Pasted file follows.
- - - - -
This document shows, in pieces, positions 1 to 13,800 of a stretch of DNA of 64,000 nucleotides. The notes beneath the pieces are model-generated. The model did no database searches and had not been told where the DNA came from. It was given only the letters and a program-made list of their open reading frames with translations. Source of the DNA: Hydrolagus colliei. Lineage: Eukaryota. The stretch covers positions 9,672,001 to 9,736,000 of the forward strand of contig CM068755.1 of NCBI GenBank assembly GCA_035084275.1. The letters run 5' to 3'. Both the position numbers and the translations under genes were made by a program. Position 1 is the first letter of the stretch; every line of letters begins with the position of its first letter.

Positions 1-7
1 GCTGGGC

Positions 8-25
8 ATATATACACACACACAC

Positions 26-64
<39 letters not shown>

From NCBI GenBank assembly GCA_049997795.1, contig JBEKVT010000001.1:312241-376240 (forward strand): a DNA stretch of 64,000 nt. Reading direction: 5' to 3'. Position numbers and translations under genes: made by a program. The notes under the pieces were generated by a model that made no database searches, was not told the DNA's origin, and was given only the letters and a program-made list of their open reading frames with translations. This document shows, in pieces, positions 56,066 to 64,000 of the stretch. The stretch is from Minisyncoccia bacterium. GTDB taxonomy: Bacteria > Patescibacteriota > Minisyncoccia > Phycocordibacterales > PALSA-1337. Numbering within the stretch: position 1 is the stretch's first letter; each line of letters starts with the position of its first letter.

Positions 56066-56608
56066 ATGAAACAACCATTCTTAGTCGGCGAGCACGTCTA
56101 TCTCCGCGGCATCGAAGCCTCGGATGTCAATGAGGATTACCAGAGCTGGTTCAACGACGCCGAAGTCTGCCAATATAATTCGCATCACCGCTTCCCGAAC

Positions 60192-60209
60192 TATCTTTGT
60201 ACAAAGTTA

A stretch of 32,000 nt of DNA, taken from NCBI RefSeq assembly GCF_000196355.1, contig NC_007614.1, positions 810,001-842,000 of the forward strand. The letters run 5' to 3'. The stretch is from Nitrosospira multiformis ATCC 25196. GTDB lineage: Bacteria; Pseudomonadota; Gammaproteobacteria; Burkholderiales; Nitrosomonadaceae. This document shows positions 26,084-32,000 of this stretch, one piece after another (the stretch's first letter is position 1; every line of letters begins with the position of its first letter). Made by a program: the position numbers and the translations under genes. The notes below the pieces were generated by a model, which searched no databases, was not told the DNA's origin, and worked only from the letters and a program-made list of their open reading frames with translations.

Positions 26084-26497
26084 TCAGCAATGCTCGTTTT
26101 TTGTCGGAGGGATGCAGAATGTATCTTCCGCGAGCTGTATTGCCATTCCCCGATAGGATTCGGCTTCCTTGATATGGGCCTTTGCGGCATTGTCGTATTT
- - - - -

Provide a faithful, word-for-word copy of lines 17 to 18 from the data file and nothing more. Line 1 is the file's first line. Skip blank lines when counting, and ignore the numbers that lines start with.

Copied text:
26084 TCAGCAATGCTCGTTTT
26101 TTGTCGGAGGGATGCAGAATGTATCTTCCGCGAGCTGTATTGCCATTCCCCGATAGGATTCGGCTTCCTTGATATGGGCCTTTGCGGCATTGTCGTATTT